DEAR ABBY: I am a 39-year-old married man. "Lana" and I have been married 10 years. We deal with the usual problems (our son, jobs, money) as a team. I feel blessed to have married my best friend.
My job requires traveling. While seeing new things and meeting new people interest me, when I'm away from Lana and our young son, I suffer from extreme separation anxiety.
Abby, it's not a trust issue. I trust Lana completely, and I know she is taking excellent care of our son. My problem is I miss them terribly. I cry every night that I'm away. When I call home, I break down. Lana understands this is how I am and doesn't judge me. She's always supportive.
Am I crazy? Is this normal? Other guys I know who travel appear to enjoy it. But if I look at a photo of Lana or our son while I'm away, I end up in tears. I don't want to be this way, but it has reached the point where I can't see myself traveling anymore for business. -- BAWLING AT THE AIRPORT
DEAR BAWLING: Your level of sadness and stress at being away from your wife and son is off the charts. This is something you should discuss with a licensed mental health professional because I am sure there is a reason for your feeling the way you do. With help you will find out what it is and learn to cope. Please start now so you can decide rationally whether or not it's time for a new career -- with all the sacrifice that it could entail.
DEAR ABBY: I am the proud mother of four beautiful daughters, ages 9, 16 months and a set of 4-month-old twins. They are lovely, well-behaved children. My problem is that strangers feel compelled to make comments, especially about the younger ones. They say things like, "Whoa! That's a lot of work! I'm glad I'm not you!" or, "You sure don't waste any time!" -- and my favorite, "Are you going to keep trying for a boy?"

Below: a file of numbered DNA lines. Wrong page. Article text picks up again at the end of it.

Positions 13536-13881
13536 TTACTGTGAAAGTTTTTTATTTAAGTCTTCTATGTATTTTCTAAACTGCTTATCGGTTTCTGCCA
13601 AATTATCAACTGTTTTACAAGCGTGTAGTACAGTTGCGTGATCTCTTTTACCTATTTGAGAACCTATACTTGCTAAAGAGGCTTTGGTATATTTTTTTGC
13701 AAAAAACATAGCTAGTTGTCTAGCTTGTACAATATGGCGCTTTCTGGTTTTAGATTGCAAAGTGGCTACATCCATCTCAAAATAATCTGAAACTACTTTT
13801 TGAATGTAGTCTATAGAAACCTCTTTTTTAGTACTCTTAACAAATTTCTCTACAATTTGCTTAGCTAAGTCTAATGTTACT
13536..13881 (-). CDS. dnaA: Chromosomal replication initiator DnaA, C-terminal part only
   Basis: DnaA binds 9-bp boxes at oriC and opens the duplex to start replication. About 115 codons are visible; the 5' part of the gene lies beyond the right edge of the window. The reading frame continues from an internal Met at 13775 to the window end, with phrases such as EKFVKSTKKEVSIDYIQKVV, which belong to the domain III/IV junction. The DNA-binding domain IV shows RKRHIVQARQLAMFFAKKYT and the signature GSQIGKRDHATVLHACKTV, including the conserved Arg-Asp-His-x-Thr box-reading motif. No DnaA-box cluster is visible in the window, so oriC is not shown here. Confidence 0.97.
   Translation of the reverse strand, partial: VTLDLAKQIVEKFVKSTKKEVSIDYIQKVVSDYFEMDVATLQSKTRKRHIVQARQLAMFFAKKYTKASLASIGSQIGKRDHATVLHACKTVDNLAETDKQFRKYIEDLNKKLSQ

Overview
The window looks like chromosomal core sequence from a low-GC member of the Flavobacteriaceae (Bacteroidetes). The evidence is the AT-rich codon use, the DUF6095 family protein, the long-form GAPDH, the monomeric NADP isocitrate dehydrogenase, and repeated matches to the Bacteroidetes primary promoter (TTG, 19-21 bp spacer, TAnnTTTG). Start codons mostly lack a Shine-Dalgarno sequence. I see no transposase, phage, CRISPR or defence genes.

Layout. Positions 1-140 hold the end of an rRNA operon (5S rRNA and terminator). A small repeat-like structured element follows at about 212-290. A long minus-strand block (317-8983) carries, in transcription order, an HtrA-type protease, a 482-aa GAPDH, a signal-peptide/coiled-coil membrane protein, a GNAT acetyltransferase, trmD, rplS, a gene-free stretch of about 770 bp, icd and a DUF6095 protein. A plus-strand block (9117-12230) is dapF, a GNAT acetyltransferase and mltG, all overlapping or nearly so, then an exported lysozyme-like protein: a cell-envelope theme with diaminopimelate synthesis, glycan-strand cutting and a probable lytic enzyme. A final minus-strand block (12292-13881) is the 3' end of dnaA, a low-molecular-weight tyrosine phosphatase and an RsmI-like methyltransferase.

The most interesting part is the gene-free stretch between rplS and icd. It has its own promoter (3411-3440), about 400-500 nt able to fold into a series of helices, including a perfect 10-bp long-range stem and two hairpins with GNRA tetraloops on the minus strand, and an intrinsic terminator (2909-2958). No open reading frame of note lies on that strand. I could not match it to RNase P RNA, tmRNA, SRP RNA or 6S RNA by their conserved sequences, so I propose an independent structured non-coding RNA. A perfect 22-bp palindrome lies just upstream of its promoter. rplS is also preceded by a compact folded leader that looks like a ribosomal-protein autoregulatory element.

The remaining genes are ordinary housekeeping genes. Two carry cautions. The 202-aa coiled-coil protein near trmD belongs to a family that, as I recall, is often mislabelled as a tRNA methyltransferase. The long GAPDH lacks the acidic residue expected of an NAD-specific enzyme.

How rude! They even say to my 9-year-old, "You must have a lot of work to do at home, helping your mom with all those babies." She hears it almost daily.
My child does not raise my babies, and no, I'm not trying for a boy! I hear these comments every time I step out the door with my kids. It's starting to get to me. What should I say to these people without being as rude as they are? -- NO DRAMA MAMA IN SACRAMENTO, CALIF.
DEAR NO DRAMA MAMA: Look them straight in the eye and say, "My children are my joy -- and no, I'm not trying for a boy." And when your daughter is asked if she's being exploited as child labor, she should reply, "No, I have too many other things I enjoy doing." It's sad that some people have so little sensitivity -- or common sense -- and forget that they cannot always say the first thing that pops into their heads.
DEAR ABBY: My family and I recently went to a hibachi restaurant for dinner. The chef was great and the food was OK. We enjoyed ourselves.
When the customers next to us left the table after their meal, the chef looked confused -- as if he were expecting a separate tip from the server's. I have never tipped a chef separately. Is that wrong? -- SHELLI IN BROOKLYN
DEAR SHELLI: If the chef was cooking your meal to order, then he (or she) should have received a gratuity separate and apart from your server. It is never "wrong" to tip someone who gives you good service -- at least not here in the United States.
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